12 responses to “Reimagining Church (Book Review)

  • Scott

    I want to quickly say I have read Pagan Christianity and agree with the findings. I have only read the first chapter of Reimagining Church. I don’t agree with the direction and prophetic vision of what I have read. Your findings are accurate, according to knowledge, but within the context of God’s working in and through His people, you guys are lighting a spaceship that will never liftoff.

    You have done a great job of breaking down the establishment of hypocrisy at work in the church, but you are failing to remember that this is God’s church, and His will prevail, not your knowledge.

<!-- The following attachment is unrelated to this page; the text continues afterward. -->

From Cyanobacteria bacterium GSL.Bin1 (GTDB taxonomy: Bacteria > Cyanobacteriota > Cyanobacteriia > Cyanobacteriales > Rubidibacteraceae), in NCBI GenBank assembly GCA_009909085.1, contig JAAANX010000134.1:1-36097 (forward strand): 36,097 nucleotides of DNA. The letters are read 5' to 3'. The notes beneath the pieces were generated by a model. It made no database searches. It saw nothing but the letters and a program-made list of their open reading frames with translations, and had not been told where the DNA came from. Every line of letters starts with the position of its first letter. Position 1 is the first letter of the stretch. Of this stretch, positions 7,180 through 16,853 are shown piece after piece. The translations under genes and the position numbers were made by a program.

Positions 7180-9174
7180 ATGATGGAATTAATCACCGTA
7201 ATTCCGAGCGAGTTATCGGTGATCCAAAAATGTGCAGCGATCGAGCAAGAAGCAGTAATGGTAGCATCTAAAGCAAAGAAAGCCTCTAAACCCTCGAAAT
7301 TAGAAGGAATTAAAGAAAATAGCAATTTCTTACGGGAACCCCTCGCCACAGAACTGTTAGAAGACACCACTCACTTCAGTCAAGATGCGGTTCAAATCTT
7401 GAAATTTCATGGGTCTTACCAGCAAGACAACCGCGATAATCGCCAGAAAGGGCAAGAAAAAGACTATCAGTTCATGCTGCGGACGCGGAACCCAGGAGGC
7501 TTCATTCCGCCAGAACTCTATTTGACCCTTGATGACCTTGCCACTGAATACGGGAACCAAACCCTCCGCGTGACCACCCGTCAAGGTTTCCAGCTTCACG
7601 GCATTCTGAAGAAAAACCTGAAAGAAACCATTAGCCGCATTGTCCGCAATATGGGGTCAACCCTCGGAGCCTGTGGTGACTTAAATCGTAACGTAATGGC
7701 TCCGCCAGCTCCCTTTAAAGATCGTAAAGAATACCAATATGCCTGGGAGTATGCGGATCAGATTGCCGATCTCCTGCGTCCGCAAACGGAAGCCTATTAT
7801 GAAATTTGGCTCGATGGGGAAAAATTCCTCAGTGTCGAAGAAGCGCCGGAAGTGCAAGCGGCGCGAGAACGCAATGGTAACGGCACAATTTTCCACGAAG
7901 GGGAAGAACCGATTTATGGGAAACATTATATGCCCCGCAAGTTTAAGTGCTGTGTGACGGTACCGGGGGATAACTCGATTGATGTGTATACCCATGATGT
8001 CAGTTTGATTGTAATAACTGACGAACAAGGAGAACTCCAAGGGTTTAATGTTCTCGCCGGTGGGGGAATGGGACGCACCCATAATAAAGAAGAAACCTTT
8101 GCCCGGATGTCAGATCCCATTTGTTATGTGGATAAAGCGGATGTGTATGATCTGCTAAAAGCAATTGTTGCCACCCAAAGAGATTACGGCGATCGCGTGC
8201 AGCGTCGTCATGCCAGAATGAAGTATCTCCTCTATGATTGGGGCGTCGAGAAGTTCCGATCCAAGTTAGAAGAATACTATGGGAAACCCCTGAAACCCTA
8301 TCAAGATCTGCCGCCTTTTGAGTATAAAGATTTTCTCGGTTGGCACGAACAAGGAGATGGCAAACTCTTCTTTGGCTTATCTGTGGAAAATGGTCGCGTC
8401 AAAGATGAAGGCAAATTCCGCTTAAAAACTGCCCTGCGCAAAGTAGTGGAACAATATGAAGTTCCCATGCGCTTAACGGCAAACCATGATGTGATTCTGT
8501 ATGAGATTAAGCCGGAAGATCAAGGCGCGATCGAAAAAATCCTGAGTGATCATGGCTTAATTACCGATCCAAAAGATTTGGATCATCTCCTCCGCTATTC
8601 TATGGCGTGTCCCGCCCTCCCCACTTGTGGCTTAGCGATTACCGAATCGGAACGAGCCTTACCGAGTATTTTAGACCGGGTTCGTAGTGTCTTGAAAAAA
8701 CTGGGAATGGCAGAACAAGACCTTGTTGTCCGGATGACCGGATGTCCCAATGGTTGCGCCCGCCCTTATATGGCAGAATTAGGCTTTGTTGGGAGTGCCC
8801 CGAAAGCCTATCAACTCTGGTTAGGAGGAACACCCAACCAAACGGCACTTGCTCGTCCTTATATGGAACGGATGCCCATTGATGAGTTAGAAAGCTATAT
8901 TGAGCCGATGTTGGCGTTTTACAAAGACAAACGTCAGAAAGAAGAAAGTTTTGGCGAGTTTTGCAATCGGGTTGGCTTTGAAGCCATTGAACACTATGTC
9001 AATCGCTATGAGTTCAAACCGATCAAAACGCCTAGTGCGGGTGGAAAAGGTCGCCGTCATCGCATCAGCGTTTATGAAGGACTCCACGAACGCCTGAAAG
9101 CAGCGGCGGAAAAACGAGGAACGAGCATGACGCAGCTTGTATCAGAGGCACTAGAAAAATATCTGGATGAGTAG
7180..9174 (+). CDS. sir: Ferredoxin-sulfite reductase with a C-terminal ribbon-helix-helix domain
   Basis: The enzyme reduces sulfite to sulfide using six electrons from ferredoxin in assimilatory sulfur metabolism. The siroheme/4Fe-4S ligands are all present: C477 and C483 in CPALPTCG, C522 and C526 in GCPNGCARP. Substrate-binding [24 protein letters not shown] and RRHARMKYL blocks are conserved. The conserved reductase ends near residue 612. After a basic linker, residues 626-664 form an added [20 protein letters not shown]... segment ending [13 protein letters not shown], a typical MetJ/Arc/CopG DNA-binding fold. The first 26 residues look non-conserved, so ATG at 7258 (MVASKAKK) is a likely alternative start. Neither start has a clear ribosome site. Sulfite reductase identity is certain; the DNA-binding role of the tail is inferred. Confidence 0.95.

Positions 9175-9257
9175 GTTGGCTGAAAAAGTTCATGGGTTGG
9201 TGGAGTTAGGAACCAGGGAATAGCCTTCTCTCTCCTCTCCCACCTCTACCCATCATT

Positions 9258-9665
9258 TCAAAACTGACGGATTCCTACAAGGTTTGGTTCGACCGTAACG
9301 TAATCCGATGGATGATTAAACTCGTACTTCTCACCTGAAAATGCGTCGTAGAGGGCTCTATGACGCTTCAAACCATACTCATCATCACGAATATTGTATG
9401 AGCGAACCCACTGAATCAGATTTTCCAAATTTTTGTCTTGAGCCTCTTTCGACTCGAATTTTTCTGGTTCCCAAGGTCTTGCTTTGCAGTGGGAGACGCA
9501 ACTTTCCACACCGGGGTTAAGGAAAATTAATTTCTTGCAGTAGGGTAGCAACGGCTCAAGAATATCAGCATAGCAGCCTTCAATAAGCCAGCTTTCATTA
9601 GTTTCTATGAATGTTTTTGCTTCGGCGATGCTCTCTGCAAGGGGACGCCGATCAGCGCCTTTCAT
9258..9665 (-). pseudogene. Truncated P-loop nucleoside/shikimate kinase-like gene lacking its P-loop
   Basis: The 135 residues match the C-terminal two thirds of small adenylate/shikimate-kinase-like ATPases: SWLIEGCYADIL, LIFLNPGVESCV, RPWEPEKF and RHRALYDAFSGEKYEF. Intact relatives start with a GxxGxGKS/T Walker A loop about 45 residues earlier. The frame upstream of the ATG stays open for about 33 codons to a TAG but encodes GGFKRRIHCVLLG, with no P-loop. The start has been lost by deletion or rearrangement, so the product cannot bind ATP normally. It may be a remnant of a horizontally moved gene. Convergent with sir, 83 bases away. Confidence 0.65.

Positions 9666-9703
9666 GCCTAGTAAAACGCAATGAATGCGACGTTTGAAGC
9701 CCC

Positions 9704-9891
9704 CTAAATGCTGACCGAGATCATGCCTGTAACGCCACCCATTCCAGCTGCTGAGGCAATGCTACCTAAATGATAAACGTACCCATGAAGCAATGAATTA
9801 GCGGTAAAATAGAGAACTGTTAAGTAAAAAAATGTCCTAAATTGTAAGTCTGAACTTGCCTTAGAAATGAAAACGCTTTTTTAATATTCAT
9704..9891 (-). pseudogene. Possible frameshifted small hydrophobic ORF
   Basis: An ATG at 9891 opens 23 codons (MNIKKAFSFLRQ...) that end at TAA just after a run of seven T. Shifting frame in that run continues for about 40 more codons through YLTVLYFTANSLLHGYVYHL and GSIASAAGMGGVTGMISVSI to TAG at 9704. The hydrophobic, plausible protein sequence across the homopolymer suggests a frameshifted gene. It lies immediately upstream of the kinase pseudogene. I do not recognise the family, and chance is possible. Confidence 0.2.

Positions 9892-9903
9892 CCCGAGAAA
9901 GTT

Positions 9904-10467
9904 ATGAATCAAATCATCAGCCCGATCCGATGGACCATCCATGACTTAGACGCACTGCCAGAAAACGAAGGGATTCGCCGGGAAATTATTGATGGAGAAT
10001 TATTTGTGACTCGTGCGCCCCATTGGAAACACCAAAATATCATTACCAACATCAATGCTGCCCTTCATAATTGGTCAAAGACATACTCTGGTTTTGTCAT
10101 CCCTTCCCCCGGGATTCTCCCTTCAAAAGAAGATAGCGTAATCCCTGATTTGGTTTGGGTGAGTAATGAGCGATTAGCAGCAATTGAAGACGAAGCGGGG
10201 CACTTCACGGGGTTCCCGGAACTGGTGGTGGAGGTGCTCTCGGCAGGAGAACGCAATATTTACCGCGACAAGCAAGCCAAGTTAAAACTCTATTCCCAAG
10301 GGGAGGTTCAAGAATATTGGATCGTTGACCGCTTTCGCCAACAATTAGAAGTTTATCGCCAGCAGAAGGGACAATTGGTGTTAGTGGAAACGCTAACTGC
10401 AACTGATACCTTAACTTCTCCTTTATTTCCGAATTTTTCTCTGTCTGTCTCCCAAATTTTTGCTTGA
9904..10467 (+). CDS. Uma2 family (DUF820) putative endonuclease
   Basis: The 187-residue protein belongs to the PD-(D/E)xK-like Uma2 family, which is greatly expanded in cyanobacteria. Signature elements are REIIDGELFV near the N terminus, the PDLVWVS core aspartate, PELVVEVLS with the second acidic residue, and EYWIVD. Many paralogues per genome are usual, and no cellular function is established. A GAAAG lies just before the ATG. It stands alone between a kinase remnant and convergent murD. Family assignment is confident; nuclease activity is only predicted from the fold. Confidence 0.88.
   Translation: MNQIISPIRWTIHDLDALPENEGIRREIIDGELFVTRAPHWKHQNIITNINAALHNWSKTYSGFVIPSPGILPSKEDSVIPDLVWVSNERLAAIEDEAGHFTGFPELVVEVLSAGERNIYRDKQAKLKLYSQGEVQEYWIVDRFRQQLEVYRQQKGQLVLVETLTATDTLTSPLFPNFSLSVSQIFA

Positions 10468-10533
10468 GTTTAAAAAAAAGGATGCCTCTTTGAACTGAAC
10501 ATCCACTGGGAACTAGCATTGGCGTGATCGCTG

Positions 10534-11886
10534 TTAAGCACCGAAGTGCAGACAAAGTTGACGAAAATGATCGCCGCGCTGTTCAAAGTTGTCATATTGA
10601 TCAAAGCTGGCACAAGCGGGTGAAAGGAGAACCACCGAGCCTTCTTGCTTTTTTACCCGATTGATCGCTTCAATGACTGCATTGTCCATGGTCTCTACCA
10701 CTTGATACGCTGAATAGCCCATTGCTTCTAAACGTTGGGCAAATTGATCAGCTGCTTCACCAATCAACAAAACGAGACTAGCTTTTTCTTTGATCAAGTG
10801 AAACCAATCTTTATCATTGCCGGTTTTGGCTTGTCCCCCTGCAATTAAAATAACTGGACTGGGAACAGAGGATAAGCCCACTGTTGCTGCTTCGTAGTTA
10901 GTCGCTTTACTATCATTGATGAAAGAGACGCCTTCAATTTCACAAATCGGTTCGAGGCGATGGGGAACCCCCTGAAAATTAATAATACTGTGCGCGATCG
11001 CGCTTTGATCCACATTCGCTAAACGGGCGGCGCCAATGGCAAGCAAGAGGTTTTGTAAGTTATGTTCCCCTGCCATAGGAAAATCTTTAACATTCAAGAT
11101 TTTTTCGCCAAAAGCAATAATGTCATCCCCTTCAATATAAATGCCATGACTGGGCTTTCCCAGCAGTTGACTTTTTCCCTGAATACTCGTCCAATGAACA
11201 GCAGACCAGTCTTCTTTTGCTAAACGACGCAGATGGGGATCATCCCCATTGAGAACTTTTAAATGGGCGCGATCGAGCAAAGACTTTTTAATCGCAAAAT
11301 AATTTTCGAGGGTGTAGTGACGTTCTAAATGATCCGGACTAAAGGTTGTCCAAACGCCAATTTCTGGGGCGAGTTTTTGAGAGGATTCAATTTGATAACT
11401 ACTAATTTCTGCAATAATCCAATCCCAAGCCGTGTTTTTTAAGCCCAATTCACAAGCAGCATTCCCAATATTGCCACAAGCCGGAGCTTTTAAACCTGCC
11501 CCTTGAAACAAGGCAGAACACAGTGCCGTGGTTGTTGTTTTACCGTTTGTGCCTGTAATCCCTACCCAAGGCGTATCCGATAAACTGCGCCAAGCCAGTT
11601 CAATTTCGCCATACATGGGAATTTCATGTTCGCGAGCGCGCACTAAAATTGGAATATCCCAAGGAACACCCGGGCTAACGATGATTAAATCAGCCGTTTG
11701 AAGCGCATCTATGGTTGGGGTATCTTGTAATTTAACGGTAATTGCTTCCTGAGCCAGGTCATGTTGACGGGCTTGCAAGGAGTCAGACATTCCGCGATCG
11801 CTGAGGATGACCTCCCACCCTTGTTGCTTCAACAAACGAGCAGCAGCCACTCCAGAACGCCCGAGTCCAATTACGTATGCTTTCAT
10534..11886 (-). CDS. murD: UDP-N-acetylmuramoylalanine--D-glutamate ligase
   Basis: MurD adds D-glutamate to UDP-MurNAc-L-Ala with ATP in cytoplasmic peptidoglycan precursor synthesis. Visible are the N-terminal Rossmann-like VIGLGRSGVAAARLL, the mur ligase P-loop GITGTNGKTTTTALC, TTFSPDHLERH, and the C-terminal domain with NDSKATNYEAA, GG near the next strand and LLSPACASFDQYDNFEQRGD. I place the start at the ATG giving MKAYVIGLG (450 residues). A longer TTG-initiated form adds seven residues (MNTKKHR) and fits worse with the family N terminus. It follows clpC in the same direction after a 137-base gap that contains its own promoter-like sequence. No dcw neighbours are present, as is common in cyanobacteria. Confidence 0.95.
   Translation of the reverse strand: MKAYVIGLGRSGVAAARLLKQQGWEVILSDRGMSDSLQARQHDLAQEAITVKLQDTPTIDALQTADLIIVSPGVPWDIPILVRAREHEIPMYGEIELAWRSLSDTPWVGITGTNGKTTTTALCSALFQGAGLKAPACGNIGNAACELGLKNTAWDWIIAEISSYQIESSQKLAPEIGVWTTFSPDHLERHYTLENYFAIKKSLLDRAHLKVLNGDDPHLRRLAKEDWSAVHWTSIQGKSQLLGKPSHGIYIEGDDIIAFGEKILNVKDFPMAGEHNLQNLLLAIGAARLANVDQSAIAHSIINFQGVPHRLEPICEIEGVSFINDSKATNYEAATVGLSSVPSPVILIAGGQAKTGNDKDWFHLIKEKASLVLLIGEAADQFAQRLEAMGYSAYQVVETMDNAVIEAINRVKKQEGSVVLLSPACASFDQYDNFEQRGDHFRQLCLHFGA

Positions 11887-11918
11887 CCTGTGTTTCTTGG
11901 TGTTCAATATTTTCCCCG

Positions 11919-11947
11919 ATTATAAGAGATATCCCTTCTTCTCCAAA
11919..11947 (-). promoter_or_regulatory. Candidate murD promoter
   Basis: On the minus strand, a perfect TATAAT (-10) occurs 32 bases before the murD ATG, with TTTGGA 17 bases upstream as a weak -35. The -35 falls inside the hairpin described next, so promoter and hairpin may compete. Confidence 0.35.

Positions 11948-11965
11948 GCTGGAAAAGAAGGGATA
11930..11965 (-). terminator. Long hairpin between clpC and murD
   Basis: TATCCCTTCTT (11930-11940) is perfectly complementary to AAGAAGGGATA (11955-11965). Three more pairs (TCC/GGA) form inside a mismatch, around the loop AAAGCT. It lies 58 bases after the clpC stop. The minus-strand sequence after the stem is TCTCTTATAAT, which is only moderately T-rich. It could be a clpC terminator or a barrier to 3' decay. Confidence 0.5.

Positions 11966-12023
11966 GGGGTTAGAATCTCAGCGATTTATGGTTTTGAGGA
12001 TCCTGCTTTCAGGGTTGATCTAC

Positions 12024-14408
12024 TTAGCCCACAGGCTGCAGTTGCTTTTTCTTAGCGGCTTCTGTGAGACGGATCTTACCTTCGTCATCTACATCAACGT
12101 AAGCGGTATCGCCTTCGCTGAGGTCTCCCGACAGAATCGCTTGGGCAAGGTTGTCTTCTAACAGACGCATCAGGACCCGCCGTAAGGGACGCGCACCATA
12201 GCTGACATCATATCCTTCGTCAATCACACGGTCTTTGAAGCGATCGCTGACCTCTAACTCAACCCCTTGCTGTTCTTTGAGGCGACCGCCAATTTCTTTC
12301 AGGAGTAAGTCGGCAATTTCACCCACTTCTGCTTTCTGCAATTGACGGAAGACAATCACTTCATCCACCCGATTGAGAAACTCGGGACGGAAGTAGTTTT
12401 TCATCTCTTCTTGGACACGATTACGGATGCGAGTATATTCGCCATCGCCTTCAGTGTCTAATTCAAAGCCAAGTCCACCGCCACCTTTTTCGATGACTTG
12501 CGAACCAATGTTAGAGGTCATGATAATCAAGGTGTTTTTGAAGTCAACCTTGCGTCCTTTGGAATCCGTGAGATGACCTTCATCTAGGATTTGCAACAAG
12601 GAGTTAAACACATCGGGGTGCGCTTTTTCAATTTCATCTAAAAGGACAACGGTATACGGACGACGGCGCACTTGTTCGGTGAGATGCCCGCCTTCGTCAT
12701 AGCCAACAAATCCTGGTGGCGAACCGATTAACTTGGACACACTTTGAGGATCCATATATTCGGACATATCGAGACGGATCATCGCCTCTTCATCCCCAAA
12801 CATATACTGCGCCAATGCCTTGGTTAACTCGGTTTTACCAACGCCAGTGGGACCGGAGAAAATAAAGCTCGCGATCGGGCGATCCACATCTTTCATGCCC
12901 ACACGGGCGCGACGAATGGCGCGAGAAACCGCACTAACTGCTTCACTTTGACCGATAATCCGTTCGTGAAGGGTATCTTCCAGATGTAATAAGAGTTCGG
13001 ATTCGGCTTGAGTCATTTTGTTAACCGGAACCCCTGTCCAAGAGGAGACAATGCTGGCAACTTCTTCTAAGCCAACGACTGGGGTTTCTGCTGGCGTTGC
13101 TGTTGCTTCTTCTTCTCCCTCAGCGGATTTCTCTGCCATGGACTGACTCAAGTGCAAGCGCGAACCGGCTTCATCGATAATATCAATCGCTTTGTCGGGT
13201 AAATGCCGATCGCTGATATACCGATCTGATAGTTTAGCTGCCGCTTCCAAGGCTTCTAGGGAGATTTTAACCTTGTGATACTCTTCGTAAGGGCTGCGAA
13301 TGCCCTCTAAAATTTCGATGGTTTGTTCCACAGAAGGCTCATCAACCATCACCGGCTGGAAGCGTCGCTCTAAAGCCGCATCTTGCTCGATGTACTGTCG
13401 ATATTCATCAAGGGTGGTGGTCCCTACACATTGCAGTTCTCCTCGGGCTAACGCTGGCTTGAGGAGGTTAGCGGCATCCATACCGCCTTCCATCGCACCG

Prophetically, everything I have read regarding the organic churches assumptions regarding God’s future establishment of His church has fallen short. You guys have plenty of knowledge, but not much discernment into the will and ways of God. And for the churches sake, I hope you guys align with “the God of the universe,” so he can direct you according to His spirit, and not according to your knowledge. The Body of Christ needs your knowledge, but you need the prophetic. Trust me, if you truly had gifted prophetic apostles or prophets working in your mists, I would not have read a lot of the assumptions and suppositions I have read. The truth is you guys have done an excellent job of breaking down the hypocrisy of the church, but you need help with the process of restoring, according to His discernment. Until you guys are open to this, the help won’t come.